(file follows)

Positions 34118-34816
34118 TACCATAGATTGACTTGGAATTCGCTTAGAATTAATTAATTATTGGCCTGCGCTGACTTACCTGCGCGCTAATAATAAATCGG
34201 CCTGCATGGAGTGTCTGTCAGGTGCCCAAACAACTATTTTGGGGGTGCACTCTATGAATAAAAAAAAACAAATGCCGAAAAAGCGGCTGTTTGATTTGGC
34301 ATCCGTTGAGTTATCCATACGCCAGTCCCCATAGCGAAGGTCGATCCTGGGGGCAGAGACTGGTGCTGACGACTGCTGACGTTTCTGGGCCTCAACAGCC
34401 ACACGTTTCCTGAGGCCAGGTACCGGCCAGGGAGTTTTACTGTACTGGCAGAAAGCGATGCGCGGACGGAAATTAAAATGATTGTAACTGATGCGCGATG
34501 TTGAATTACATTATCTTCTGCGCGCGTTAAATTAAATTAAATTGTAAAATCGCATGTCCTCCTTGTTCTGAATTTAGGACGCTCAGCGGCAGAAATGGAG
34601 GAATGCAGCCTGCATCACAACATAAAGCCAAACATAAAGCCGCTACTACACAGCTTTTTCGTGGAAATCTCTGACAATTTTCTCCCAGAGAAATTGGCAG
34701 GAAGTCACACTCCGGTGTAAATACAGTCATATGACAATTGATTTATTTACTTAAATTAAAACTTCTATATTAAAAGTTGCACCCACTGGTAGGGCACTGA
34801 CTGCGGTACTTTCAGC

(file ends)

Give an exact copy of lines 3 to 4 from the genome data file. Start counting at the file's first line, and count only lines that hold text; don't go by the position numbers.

34201 CCTGCATGGAGTGTCTGTCAGGTGCCCAAACAACTATTTTGGGGGTGCACTCTATGAATAAAAAAAAACAAATGCCGAAAAAGCGGCTGTTTGATTTGGC
34301 ATCCGTTGAGTTATCCATACGCCAGTCCCCATAGCGAAGGTCGATCCTGGGGGCAGAGACTGGTGCTGACGACTGCTGACGTTTCTGGGCCTCAACAGCC